This is the second post in a series examining the 2014 drought in CA. Follow this link to the original.
Usually, the winter months bring forth endless, green, grasslands. However, the drought has stolen that color palate. Yellowish brown grass covers the impossibly flat, cow specked, plane. The air is bone dry and heat radiates from the pavement in steamy waves. Apart from a few plots of dead looking trees, tired, smoggy, sky, and a concrete encased trickle of a stream all is relegated to a shade resembling a cross between oatmeal and scrambled eggs. Welcome to the impending dust bowl of Central California.
Though it may sound like something out of a John Steinbeck novel you were forced to read in the 7th grade, the Central Valley is fading. The water supply is low and farmers are angry about it. Just check out the highway signs:
Did congress create the dust bowl? Is the drought man made? Sort of… and all the contention derives from one source: the river.
The San Joaquin was historically a mighty, rushing, spectacular, river which provided sustenance the all who surrounded and lived in it. Then everything changed when the farmers attacked. Well, not so much attacked as diverted the river to water their ever-expanding crop fields. However, by the 1940’s, 95% of the the river’s water had been diverted and large expanses had begun to dry up. Fish and birds began to die off, the once healthy river became undrinkable in places, and it began to put a strain on the local economy. The river was pushed to the back of people’s minds.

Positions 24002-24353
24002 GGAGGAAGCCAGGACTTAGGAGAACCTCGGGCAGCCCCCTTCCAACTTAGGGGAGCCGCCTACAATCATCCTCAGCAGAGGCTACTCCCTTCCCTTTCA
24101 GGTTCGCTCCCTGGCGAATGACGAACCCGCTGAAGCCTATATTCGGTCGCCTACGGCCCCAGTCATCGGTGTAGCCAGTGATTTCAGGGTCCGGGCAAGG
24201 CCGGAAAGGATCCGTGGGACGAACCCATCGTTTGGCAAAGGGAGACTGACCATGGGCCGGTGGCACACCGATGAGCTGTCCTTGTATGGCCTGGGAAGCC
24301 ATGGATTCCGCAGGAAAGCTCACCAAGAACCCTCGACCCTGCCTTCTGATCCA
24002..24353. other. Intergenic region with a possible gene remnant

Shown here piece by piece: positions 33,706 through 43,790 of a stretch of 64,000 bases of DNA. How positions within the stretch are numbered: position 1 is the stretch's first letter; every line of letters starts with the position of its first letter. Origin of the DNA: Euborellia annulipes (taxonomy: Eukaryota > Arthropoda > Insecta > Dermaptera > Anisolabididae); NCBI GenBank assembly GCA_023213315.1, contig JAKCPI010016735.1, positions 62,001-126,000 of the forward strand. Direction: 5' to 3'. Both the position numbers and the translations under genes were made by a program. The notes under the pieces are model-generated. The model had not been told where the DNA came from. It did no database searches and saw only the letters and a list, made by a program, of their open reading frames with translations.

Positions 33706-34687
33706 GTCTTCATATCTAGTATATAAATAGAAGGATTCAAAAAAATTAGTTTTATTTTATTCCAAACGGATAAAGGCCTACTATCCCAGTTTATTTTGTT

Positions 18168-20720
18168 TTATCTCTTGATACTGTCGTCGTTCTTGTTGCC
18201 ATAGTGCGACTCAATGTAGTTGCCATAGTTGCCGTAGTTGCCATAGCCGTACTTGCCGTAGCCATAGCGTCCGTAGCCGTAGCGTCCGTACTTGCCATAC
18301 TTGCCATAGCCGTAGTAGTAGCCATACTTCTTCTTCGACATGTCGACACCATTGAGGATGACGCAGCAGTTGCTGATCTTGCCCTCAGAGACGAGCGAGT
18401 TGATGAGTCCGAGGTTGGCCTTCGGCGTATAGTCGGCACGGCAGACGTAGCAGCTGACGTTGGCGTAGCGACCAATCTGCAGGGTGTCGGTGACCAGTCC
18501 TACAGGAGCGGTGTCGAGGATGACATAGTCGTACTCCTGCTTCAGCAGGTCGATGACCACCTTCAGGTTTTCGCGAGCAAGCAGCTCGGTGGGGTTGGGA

Then, in the late 1990’s, something incredible happened: a coalition of fisherman and conservationists decided to restore and reclaim the river and the fish population. Their efforts culminated in 2006 when an agreement was reached to help restore water flow and revitalize the river. These efforts are still ongoing.
But what do fish and a river have to do with drought and farmers? A LOT.
Remember the part about farmers diverting the river to water crops? Well, when the rain falls, its not such a big deal to use other water sources. In drought, all bets are off. Because of conservation laws governing usage of the San Joaquin, farmers are no longer allowed to divert large amounts of water from it. Saving the river now is stressing farmers even though conservation of the San Joaquin will actually help local communities in the long run. However, none of this matters if farmers continue to see to government as placing fish above people. So yes, conservation efforts are partially responsible for exacerbating the drought.
next up, we’ll take a good, hard, look at everything through the lens of government…